Healing – this theme highlights the ‘what happened to humanity’ part of the atonement. By Christ’s person, life, and work, the corruption and death in humanity is healed (this is tied closely to the hypostatic union, which I won’t go into here). There is a real, objective, ontological change wrought by God in the deepest part of humanity, where the sickness and corruption are healed by Christ’s overthrowing of death and corruption. Athanasius and Gregory Nazanien developed this theme greatly.

Recapitulation – developed in the early church primarily by Irenaeus, the motif of recapitulation has to do with the ‘re-creation’ of humanity, in which the history of humanity in Adam is ‘summed up’ and gone over again, succeeding where Adam failed (it may not be too far off the mark to think of Anselm as elaborating on this theme), and in virtue of that undoing the primal Fall. Irenaeus is most associated with this viewpoint.

Substitution – Christ died in our place being the key thing here. This is also seen in the early church very clearly very early on, though the theme was far from modern formulations of penal substitution. Christ died in our place, as a ransom and a sacrifice – this is a motif that is quite clear in the Biblical and patristic witness and may have the clearest Old Testament parallels – one can hardly open the Old Testament without finding stories of sacrifices.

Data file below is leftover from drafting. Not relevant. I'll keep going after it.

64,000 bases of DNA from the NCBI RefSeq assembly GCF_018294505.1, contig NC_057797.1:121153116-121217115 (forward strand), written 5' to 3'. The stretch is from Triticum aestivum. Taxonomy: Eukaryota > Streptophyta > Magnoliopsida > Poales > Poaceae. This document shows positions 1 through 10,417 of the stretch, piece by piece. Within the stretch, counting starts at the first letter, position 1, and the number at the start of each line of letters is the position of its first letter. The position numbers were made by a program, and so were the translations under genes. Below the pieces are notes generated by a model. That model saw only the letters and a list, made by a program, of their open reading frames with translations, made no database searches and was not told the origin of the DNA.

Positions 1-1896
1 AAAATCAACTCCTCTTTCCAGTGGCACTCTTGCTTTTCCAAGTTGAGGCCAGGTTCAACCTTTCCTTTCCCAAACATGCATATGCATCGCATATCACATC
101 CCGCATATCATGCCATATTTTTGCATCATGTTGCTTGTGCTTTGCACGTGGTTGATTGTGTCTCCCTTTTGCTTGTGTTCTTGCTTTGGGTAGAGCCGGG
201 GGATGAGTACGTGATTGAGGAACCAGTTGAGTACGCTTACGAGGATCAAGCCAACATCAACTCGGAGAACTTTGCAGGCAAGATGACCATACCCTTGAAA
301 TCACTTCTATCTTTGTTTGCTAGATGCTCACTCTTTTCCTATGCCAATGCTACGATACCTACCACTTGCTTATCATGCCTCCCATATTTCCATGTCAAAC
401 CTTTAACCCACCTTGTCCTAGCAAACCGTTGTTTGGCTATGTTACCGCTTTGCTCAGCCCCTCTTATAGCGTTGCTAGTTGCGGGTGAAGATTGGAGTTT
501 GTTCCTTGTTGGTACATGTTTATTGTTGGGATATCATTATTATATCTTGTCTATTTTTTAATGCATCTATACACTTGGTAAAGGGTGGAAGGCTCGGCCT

The extent to which these themes are interwoven should be somewhat easy to see – Christ recapitulates Adam and humanity and succeeds where Adam had failed in his life, and by doing so effects a real healing of human nature. In his death and resurrection he defeats death, and having healed human nature of its sickness of death, opens salvation to all.

What I’m thinking of doing next is working a bit more on how these themes overlap and provide controlling structures for how we think of the atonement.

Brief Notes on the Atonement in the Fathers

The controlling themes that surface in the atonement are basically substitution, Christus Victor, and healing – and these themes are often intertwined with each other. Healing and substitution go together (and you could probably fit these in under recapitulation) and both of those themes are kind of subsumed under Christus victor, which I personally take to be the dominant controlling theme, through and under which the other themes are developed. Under the theme of CV, the themes of substitution and healing cohere into one unified whole.

T.F. Torrance on Reconciliation

‘…Christ was one the one hand so with God that what he did, God did, for he was none other than God himself acting thus in our humanity. And therefore there is no other God for us than this God, and no action toward us than this action in which he stood in our place and acted on our behalf. On the other hand, he was so one with us that when he died we died, for he did not die for himself but for us, and he did not die alone, but we died in him as those whom he had bound to himself inseparably by his incarnation. Therefore when he rose again we rose in him and with him, and when he presented himself before the face of the Father, he presented us also before God, so that we are already accepted of God in him once and for all.